Netflix and other video services are growing so fast, they could soon make more money that movie theaters.
Turnstiles have been slowing at domestic theaters for much of the past decade, with only a brief respite in 2006 and a short-lived spike in attendance in 2009 due to the release of Avatar, the highest-grossing film of all time. Ticket-price inflation and the introduction of 3D films helped mask the effect for a while, but with the 3D premium eroding as the novelty has worn off and the weak economy and growing competition for entertainment dollars now keeping overall ticket inflation in check, the erosion of the movie audience is plain to see.
Hollywood studios are riding high on record box office receipts, despite the lowest attendance in five years. Those record revenues are mostly the result of higher ticket prices for 3-D and other premium films showings, but come as theaters have raised prices for nearly all films.
DirecTV to Launch a 3-D Channel; the satellite TV provider plans to launch the first U.S. 3-D HDTV channel early next year. (HD Guru) It will also deliver more than 200 HD channels with the launch of its latest satellite. (Multichannel News)
Netflix’s Video Streaming Will Attract Investors, Suitors; Susquehanna Financial Group says investors should buy Netflix now before someone else buys it later. (Video Business)
Studios Make Bigger Push for Digital Sales; cable television network Showtime has begun selling episodes of its hit series Weeds online weeks ahead of the DVD release. (Wall Street Journal)
Holiday Box Office Breaks Records; the domestic box office tallied its biggest weekend in history, with an estimated $280 million in revenues. (Video Business)
Broadcasters’ Woes Could Spell Trouble for Free TV; the current business model at ABC, CBS, NBC and Fox is unraveling, as cable TV and the web have fractured the audience for free TV and siphoned its ad dollars. (Associated Press)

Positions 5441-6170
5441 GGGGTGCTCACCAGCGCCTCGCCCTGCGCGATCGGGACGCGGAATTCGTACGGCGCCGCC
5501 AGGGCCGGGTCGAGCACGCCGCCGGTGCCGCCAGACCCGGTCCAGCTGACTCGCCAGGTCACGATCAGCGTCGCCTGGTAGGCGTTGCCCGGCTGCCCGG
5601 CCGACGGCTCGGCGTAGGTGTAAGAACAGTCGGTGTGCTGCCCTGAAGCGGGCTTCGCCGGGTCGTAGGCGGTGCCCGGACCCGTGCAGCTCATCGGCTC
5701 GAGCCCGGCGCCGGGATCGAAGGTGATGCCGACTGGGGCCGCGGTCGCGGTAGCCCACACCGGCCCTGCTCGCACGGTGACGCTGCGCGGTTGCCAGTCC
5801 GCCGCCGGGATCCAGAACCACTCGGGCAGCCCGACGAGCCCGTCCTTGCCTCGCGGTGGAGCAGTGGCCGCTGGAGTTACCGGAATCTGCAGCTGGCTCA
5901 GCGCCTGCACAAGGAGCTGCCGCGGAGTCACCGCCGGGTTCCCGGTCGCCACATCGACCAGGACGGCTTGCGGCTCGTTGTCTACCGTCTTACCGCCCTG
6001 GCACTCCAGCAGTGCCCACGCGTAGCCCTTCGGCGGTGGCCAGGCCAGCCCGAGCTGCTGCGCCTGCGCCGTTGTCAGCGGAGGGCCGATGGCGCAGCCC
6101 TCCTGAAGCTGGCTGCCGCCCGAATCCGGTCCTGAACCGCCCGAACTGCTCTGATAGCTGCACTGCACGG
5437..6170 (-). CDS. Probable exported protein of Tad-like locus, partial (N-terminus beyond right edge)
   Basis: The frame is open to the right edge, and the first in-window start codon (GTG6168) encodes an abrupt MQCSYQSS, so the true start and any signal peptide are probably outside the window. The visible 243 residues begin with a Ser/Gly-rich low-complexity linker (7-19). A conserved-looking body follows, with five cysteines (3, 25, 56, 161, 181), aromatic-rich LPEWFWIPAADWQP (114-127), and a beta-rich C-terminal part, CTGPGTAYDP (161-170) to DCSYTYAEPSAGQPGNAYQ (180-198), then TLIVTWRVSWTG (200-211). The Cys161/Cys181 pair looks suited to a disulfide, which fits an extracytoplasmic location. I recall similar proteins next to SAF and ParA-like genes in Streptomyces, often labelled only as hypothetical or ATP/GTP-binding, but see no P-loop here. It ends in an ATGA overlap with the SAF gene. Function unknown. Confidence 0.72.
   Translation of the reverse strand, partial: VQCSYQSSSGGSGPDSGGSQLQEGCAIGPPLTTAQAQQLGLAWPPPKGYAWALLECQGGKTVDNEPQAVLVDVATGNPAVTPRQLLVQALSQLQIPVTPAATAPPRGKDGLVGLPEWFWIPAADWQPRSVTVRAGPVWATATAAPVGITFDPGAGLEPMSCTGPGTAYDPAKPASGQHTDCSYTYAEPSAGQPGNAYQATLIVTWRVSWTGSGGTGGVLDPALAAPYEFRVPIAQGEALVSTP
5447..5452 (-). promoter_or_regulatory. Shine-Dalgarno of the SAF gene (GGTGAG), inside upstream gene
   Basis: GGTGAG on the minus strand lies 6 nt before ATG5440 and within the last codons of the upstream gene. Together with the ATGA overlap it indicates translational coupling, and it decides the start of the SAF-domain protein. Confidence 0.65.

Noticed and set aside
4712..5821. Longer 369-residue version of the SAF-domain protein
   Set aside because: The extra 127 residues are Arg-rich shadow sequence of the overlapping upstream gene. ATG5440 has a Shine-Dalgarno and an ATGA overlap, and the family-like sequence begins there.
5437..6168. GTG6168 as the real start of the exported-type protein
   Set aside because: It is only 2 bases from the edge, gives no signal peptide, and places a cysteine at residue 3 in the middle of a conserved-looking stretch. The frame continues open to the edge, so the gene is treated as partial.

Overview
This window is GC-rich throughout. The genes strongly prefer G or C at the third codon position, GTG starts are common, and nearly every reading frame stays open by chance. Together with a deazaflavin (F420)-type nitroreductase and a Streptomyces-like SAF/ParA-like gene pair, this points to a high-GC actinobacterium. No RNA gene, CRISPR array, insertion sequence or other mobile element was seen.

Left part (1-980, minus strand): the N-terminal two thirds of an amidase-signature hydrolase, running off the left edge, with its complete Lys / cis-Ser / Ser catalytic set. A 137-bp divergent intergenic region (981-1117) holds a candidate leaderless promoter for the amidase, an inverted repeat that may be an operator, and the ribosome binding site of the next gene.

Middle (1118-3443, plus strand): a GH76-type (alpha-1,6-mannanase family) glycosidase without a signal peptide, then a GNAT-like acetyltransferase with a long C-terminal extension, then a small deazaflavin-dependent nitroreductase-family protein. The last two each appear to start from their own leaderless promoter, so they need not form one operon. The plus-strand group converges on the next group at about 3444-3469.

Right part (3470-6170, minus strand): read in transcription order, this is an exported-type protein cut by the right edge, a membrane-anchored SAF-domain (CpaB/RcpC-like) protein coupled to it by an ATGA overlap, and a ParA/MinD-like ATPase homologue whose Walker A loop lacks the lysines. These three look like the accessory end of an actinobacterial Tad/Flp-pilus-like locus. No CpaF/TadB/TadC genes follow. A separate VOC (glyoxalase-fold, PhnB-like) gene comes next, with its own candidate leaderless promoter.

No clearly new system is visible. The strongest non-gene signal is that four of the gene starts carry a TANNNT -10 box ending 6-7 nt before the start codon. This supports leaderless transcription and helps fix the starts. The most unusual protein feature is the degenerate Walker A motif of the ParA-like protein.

Amazon Sold About 100K Blu-ray Players Over the Holiday; the online retailer said the players it sold would stretch more than 27 miles, which would equal about 100,600 devices. (Video Business)
Twentieth Century-Fox’s 3-D extravaganza, “Avatar,” got off to a slower than expected start over the weekend as record-breaking snowfall kept many on the East Coast away from theaters. But the numbers will likely improve as the snow melts, adding a last-minute jolt to what has turned out to be a pretty solid year for Hollywood at the box office. Attendance was up and so were receipts, thanks to an increase in premium-priced tickets for 3-D showings. Meanwhile, things are looking up on the small screen, too.
Vudu Debuts New High-End Box; the XL2 Internet movie player is designed for home theater installation, lets users download and watch movies in Vudu’s high-def HDX format; can going high end save the troubled set-top company? (emailed release)
Bright House Launches Road Runner Video Store; online VOD site will offer movies for rent or purchase from TV networks and movie studios, similar to Comcast’s Fancast site. (CED)
eMarketer: U.S. TV Ad Spending to Decline in 2009; research company says the ad spend will drop 4.2 percent next year to $66.9 billion, online video ad spending as a percent of TV ad spending to grow from less than 1 percent this year to 1.7 percent in 2010. (eMarketer)
DivX Sues Yahoo Over Toolbars; lawsuit comes after Yahoo backed out of a two-year agreement; DivX has not yet removed the toolbar option from its downloads. (Rueters with additional reporting by NewTeeVee)
Sanctuary Picked Up for Second Season; former web series finds success on Sci-Fi Channel, moves on to sophomore outing. (Hero Complex Blog)
Xbox Adds Magnolia Pictures to its Marketplace; films like The Host and The World’s Fastest Indian added to the lineup of movies offered. (The Hollywood Reporter)
Theatrical Movie Revenues Up, Attendance Down; at $8.148 billion, the 2008 box office tally has already surpassed 2007 — but attendance is down 3.56 percent. (Deadline Hollywood Daily)